And when I finished the list, I didn’t know how to continue praying for them. The other day I came across a new idea from the scripture as this verse from the Lord’s Prayer jumped out at me.
I suddenly realized I’ve wandered from the idea of God giving us what we need. I find this idea fascinating and have written about it before. But I have not applied the idea to prayer.
I imagined someone for whom I pray regularly. I could not know everything they might do in one day. I could not come up with a list of things I thought they might need for the day. This scripture suggested I pray that God would fill in the needs.
So, I began to pray for their health and needs and moved to asking God to give them whatever they needed for that day.
I was reminded that we don’t need the same things every day. One day I need courage and the next I need hope. Unless I call and request you to pray for certain things, you don’t really know what I need, but God does. And when I pray ‘God, give them everything they need for today,’ he goes into action.
That is so simple, yet so deep. Everything you need. I really like it. It comforts me and helps my worry that I am not praying for the right things for you, yet I am praying more specific than ‘help her/him/them.’
Give them everything they need for today. And tomorrow I pray for that day.
And when we need wisdom in making decisions that will affect the future, God sends the kind of help we need to make the best decision today.
Tomorrow we will pray for what we need and God sends what we need to follow through .
After the funeral of a friend taken too soon,
And crises looming in several other’s lives,
My attention was directed to the scripture that
States we do not grieve like those who have no hope.
I was reminded people who love God
Have been sometimes counseled not to grieve,
As if grieving is a symptom of non-trust in God’s care for us.
But that is not what this scripture says.
It tells us we will feel grief, but are not deserted.
God is in the middle of our grief, a constant comfort.
But I was also reminded, from other scripture, as people of God
We might even grieve more than those without hope.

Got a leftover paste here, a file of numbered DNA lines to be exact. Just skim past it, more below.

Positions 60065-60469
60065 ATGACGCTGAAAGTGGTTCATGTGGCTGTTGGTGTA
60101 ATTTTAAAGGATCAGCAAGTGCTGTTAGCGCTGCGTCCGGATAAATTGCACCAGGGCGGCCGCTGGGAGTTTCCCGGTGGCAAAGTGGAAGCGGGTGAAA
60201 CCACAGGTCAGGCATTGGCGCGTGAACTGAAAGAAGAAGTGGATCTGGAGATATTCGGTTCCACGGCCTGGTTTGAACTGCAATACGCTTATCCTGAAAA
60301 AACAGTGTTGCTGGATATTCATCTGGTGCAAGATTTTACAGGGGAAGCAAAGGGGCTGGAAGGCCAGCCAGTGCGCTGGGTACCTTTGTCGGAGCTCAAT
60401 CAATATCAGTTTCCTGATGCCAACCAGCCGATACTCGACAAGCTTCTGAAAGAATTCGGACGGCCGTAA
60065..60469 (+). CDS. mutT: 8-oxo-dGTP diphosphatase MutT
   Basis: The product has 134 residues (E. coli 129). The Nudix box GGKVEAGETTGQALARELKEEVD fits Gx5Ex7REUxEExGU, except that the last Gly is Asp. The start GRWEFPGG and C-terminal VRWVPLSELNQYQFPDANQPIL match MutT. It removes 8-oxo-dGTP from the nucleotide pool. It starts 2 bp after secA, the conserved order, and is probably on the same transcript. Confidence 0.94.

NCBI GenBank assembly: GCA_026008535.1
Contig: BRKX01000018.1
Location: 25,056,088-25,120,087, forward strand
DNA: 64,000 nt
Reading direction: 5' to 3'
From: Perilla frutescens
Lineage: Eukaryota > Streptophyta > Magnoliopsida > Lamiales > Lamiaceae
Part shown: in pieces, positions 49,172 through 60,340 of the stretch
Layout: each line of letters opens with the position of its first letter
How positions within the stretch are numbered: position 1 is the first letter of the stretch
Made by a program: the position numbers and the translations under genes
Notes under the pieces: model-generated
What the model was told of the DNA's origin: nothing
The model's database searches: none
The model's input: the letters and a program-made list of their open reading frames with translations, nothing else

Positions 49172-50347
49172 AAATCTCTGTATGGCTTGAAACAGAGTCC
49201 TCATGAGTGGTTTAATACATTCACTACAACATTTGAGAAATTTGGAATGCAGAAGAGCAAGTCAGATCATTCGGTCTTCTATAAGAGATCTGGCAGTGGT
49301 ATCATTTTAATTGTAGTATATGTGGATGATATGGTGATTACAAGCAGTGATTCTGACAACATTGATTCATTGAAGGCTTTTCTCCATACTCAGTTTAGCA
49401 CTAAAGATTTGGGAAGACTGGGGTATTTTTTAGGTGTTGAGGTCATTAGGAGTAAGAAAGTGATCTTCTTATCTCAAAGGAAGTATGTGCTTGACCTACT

Many people care only for ‘me and mine.’
But as we express God’s love,
We have the compunction to care
For people and situations in a way many people don’t comprehend.
I am pleased to hear of some wealthy people who have begun a movement
To give back to the world, but what is my motivation?
God teaches me it is love – As I love the people around me
I get involved in their emotional lives, and love them for who they are.
And even when people I don’t know hurt – but are in situations I understand – I hurt.
When they grieve, I grieve;
Perhaps not in the bottom-of-the-pit place where I find myself When a close companion,
Beloved family or cherished friends dies, but I do grieve.
But I can let God’s love flow through me by being close,
Listening without denying their feelings are real or even appropriate,
Starting where they are when they come for comfort,
And showing God’s love so they will understand there is hope.
Hope God will help us deal with the grief,
Hope things will get easier to bear as God provides strength,
Hope the grief can spur us to action through which to funnel the grief.
Hope we will not always be lost in this sea of grief.
God is the source of my compunction to care.
The love flowing into my heart fills me and urges me care enough
To share it with everyone I meet, and when I care,
I share the grief of the person in front of me as well as people in tragic situations I hear about.
Yet I don’t live a grief-stricken life.
As God is the source of my compunction to care for many,
He gives strength and the wisdom of how to live with the resulting grief.
His help is often flesh covered as people offer practical help, and often it is spiritual comfort.
I don’t deny the reality of that deep sense of loss.
I have experienced it too often, and it is not always related to death.
It is only in facing it for what it is, feeling each stage fully, and giving it back to God
That I become unafraid to nurture this compunction to care.
The more I learn to love God,
The more the compunction to care grows,
The more I care for those around me and am affected by them,
The more strength God will give me to remain effective in expressing God’s love to hurting people.
I Thessalonians 4:13
And now, dear brothers and sisters, we want you to know what will happen to the believers who have died so you will not grieve like those who have no hope…